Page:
Page:The Green Bag (1889–1914), Volume 25.pdf/397

This page needs to be proofread.


372

The Green Bag

reliable authority, in the other Pacific Coast states as in California. In addition to his Cyclopedic Codes Mr. Kerr has prepared a set of Pocket Codes and the General Laws, which has some novel and valuable features, and the advantage of being easy to handle and selling at a reasonable price. He has also prepared a volume of Nevada Notes of Cases; edited and annotated three volumes of Water and Mineral Cases, published by Callahan & Co., Chicago, treating of the compli cated questions respecting irrigation, drainage, mines and mining, oil, and gas, — all questions of peculiar and vital interest in the western states and territories. He also prepared a new and much improved edition of that standard legal classic, Wharton's Crimi nal Law, in three volumes, adding more than five hundred new sections and 27,000 cases. In this connection it may not be out

The

of place to call attention to the fact that Mr. Kerr was the first legal writer who paid any attention to system in the arrangement of the authorities he cites. Before his innovation the citation of cases in all law books was a mere "jumble" of authorities. Mr. Kerr has ever arranged them by states and in chronological order of decision. The advantage of this method of citation and arrangement is so manifest that it has since been adopted by almost all law writers. By this arrangement a work of national scope, like Mr. Kerr's edition of Wharton's Criminal Law, becomes also local to any practitioner in any part of the country, for the reason that the cases of his own state are all collected in one place, and set out by black-faced type, to aid the searcher in going at once to the state wanted — and Mr. Kerr has gained the reputation of citing all the cases on any point he treats.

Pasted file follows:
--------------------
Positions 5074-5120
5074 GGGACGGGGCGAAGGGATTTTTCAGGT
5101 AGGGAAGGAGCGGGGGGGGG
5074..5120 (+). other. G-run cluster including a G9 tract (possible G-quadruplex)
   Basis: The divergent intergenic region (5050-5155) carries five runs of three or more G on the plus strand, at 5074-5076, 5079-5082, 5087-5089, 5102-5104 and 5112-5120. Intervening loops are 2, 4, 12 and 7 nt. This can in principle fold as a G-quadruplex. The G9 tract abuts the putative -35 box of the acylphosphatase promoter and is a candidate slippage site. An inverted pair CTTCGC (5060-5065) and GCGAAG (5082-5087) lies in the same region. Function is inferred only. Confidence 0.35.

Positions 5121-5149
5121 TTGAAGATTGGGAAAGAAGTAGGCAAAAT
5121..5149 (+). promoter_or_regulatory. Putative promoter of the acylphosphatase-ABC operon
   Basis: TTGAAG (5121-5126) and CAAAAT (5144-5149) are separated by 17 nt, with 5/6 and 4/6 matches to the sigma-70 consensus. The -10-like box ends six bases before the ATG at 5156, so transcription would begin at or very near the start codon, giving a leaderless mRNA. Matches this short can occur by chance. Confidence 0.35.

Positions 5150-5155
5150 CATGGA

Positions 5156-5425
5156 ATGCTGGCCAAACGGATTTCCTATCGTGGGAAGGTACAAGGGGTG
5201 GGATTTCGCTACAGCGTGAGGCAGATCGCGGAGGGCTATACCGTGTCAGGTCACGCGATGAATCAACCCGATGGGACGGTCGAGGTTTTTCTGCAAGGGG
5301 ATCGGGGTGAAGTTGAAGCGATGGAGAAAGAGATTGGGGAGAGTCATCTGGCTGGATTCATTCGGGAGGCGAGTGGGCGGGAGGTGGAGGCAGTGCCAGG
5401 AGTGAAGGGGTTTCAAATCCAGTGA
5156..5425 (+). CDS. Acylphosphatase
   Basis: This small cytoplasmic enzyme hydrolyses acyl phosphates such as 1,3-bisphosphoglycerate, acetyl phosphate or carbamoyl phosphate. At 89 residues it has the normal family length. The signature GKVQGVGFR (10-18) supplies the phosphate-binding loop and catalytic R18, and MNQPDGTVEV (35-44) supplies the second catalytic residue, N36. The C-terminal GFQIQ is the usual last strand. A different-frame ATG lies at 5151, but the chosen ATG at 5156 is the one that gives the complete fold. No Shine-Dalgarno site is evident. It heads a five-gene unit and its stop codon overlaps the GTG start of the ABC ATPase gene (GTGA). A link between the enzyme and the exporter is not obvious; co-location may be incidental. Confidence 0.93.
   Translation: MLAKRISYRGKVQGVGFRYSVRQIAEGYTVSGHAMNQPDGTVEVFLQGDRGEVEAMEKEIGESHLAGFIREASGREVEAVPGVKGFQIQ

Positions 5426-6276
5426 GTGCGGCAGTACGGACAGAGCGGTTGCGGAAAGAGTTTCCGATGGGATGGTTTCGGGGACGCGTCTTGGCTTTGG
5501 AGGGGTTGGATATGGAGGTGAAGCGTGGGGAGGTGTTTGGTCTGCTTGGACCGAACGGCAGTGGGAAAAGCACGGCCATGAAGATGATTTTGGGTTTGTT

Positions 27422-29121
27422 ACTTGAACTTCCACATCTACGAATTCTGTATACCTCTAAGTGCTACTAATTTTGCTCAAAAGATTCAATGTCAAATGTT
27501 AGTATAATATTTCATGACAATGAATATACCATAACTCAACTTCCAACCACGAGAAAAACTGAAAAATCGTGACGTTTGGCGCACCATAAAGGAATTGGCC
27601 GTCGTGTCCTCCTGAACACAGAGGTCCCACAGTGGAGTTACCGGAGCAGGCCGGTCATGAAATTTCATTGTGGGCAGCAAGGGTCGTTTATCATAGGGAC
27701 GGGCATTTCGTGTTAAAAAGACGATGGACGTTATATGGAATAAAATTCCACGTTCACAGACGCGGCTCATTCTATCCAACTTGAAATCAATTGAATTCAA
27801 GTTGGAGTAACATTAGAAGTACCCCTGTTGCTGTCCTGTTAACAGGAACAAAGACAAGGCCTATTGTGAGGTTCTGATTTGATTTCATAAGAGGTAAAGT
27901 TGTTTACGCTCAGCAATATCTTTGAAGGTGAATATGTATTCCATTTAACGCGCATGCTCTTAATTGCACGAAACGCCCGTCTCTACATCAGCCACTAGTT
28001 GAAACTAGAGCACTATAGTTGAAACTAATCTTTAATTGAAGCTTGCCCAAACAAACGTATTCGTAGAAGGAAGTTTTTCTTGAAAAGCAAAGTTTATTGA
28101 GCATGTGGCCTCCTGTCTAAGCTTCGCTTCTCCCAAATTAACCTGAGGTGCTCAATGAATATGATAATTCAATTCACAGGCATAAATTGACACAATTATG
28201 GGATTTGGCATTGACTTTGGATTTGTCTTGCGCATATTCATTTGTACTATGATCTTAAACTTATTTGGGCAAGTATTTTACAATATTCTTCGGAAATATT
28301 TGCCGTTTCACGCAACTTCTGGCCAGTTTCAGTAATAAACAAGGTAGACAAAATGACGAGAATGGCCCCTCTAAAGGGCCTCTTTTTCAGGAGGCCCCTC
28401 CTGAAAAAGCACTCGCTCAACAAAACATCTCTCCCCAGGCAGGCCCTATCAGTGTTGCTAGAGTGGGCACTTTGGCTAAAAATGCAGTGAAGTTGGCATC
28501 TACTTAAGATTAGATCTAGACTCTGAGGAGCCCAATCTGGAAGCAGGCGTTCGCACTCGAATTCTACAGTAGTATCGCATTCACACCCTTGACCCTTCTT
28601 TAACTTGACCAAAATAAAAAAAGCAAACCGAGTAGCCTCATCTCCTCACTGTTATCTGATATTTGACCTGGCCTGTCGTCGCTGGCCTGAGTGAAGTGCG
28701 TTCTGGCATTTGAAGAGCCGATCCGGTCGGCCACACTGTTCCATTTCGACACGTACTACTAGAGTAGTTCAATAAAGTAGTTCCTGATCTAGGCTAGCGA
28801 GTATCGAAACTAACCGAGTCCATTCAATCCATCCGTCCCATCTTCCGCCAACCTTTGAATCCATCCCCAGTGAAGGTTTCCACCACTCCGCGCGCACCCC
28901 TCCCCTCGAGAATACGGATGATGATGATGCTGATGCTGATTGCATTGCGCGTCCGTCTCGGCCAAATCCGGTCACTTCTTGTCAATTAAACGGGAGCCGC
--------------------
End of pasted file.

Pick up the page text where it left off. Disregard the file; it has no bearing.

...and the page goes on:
Recall in Colorado1

By Judge Jesse G. Northcutt TN gram THEfor announcement this meeting, of there theis prothe timely and pertinent suggestion that "the purpose of the papers to be given is not to oppose such legislation but, conceding its existence, to endeavor to so shape it that it will accomplish the most good and the least harm." The force of this suggestion settles down upon us as, by a reference to our statute books, we find that so many of the subjects which were matters purely ■ Read before the Colorado State Bar Association at Colorado Springs, Colorado, July 11, 1913.

of speculation in the realm of soci ology a few months ago, are now crystalized into law in the document constituting the fundamental principles upon which the frame-work of our statutory law is constructed; and we are made aware — some of us probably for the first time — that law-making has almost become a mania with the people of our land, and the danger lies in mak ing too much law, grown from the inclination to regulate everybody and everything by legislative enactment; and whether we are in favor of or opposed